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Birds by name
Conservation status: Amber
A small, brown, streaky bird, it is the commonest songbird in upland areas and its high, piping call is a familiar sound. In flight it shows white outer tail feathers and in the breeding season it has a fluttering 'parachute' display flight. In winter they are quite gregarious and gather in small flocks, often invisible among the vegetation, suddenly flying up with typical jerky flight.Meadow pipit numbers in the UK have been declining since the mid-1970s, resulting in this species being included on the amber list of conservation concern.
Pipits and wagtails (Motacillidae)
Found across the UK but commonest in the west and north. In winter it moves south, to more lowland areas and becomes much commoner in the southern half of the UK. Found in open country - upland moors to saltmarshes in summer, more agricultural land and marshes in winter. Will even come to suburban parks and playing fields.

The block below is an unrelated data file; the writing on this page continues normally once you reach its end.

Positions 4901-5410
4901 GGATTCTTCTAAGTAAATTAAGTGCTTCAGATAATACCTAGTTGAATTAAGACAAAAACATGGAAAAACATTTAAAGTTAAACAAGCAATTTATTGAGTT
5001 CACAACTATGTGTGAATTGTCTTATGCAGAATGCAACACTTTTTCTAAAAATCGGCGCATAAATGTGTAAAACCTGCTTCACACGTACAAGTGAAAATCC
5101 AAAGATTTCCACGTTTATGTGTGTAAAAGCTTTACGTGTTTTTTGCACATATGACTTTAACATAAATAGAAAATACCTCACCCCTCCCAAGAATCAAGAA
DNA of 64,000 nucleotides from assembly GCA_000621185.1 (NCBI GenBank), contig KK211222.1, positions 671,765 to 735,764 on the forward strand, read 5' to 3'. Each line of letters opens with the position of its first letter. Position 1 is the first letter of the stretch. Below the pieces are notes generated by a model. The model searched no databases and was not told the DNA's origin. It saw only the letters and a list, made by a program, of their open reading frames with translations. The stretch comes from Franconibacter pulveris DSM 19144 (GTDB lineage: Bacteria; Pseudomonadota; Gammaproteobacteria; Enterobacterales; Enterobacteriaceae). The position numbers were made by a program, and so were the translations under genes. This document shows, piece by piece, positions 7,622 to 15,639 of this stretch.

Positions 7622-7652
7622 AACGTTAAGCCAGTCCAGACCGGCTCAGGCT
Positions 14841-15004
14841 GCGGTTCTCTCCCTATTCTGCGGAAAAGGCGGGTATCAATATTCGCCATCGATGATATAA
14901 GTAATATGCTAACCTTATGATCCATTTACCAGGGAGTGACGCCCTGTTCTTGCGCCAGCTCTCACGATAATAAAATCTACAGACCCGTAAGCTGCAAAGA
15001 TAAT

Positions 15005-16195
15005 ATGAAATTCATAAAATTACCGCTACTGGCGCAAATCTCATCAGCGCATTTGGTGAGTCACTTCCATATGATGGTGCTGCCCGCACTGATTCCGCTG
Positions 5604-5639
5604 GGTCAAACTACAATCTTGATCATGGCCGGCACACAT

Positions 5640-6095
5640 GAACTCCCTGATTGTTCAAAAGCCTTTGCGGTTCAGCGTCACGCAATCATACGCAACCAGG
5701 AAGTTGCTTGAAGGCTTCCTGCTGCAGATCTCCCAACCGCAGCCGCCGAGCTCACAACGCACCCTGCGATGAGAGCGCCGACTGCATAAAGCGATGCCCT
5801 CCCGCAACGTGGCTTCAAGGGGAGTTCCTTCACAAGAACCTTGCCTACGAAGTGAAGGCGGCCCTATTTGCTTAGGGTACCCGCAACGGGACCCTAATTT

All year round. In summer most common in upland areas which become deserted in winter as birds move to more lowland habitats, some migrating to Continental Europe.
Insects - flies, beetles and moths - and spiders
* UK breeding is the number of pairs breeding annually. UK wintering is the number of individuals present from October to March. UK passage is the number of individuals passing through on migration in spring and/or autumn.
Please note that the map is only intended as a guide. It shows general distribution rather than detailed, localised populations.
Ruud van Beusekom, Xeno-canto